It's believed there are only four survivors of the Japanese surprise attack on Pearl Harbor still living in Minnesota as the state commemorates the 76th anniversary of the "Date Which Will Live in Infamy."

Minnesota's official remembrance of the over 2400 U.S. servicemembers and others who were killed or fatally wounded on December 7, 1941, will take place Thursday morning in the Visitor Center Auditorium at Historic Fort Snelling and one of the state's Pearl Harbor survivors will be among the featured speakers. 94-year-old Richard Thill served on the USS Ward, which is credited with firing the first U.S. shot in the war when it sank a Japanese mini-sub trying to enter the harbor. The program, which is free and open to the public begins at 10 a.m.

Two of Minnesota's other survivors of the Pearl Harbor attack, Victor Paradis and Charles Sehe, live in the Mankato area, while the fourth survivor, Vern Luettinger lives in Richfield.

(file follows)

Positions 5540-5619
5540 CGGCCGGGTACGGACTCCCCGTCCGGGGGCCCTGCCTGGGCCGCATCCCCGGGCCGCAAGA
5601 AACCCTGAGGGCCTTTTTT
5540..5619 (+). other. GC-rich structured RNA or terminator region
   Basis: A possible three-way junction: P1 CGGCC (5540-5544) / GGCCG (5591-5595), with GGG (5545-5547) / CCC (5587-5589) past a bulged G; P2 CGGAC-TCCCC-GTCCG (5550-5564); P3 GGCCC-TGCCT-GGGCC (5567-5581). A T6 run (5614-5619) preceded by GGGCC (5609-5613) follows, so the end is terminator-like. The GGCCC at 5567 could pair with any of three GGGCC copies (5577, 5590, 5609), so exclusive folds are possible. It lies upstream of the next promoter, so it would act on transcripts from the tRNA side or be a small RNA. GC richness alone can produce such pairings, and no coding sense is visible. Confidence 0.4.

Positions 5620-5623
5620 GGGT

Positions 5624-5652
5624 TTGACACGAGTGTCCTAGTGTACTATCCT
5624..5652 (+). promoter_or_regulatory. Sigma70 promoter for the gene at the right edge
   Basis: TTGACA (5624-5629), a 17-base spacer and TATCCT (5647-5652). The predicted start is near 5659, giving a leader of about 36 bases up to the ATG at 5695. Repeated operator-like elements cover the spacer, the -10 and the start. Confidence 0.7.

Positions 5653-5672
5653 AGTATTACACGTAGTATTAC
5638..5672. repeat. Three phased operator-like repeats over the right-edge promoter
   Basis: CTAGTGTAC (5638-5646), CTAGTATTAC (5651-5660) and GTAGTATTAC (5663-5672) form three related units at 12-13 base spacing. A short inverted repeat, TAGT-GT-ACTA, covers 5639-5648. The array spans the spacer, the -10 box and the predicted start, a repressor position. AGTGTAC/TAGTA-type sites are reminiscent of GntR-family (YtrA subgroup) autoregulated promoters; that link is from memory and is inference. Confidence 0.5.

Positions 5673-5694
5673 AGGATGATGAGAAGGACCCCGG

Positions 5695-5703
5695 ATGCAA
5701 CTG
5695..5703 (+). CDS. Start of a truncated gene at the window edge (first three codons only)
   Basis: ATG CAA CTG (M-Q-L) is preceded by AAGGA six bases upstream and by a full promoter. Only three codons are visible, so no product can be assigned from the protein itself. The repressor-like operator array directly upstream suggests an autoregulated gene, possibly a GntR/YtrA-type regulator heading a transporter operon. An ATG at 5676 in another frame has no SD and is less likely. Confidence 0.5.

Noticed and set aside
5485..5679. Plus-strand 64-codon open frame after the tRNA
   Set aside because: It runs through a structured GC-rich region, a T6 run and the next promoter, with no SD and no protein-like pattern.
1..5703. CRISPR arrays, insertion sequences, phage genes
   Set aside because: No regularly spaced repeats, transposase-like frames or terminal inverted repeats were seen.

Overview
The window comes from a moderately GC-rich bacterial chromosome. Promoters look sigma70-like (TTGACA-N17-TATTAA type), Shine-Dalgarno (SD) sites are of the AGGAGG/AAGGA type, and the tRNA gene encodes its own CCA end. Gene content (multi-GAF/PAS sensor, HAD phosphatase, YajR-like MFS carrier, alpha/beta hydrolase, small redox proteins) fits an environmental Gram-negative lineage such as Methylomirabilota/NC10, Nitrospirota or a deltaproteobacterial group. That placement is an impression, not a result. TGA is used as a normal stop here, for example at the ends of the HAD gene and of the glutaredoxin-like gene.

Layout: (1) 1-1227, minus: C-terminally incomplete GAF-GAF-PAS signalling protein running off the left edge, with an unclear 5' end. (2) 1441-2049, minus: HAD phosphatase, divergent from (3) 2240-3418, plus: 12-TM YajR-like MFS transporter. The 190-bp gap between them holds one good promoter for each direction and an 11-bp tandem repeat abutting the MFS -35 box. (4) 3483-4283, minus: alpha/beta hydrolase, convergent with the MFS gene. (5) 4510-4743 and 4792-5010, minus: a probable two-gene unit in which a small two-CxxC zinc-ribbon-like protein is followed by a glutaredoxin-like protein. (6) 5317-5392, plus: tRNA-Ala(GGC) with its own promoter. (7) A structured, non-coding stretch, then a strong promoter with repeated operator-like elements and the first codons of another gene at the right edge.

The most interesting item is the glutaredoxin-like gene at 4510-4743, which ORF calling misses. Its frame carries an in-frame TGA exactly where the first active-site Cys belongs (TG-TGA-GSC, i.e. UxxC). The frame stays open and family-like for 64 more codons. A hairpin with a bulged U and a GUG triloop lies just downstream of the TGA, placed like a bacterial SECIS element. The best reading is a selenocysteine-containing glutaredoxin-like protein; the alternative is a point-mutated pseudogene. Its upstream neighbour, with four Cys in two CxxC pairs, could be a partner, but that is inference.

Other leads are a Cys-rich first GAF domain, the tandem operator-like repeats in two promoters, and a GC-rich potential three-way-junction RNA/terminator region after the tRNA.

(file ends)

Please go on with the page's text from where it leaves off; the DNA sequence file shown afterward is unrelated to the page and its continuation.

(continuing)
This year's Pearl Harbor commemoration will likely carry some extra significance for the families of two Minnesota men who died in the Japanese attack. 24-year-old Glaydon I.C. Iverson of Emmons and 22-year-old Elmer Kerestes were among the 429 men and women who perished when the USS Oklahoma capsized in Pearl Harbor after being struck by 8 Japanese torpedoes.

Like the vast majority of the servicemembers killed aboard the USS Oklahoma, their remains could not be identified and were buried in the National Memorial Cemetery of the Pacific in Hawaii. They remained there until the Defense Department began using modern DNA forensic tests in 2015 in hopes of identifying the hundreds of servicemembers so they could be returned to their homes. Both Kerestes and Iverson were positively ID'd and the remains were returned to your family members in Minnesota for burial this summer

Gov. Mark Dayton has ordered all US flags and Minnesota flags be flown at half-staff at government facilities in Minnesota from sunrise to sunset on Thursday to honor and remember those who died in the attack on Pearl Harbor and those who lost their lives fighting for our nation during World War II.


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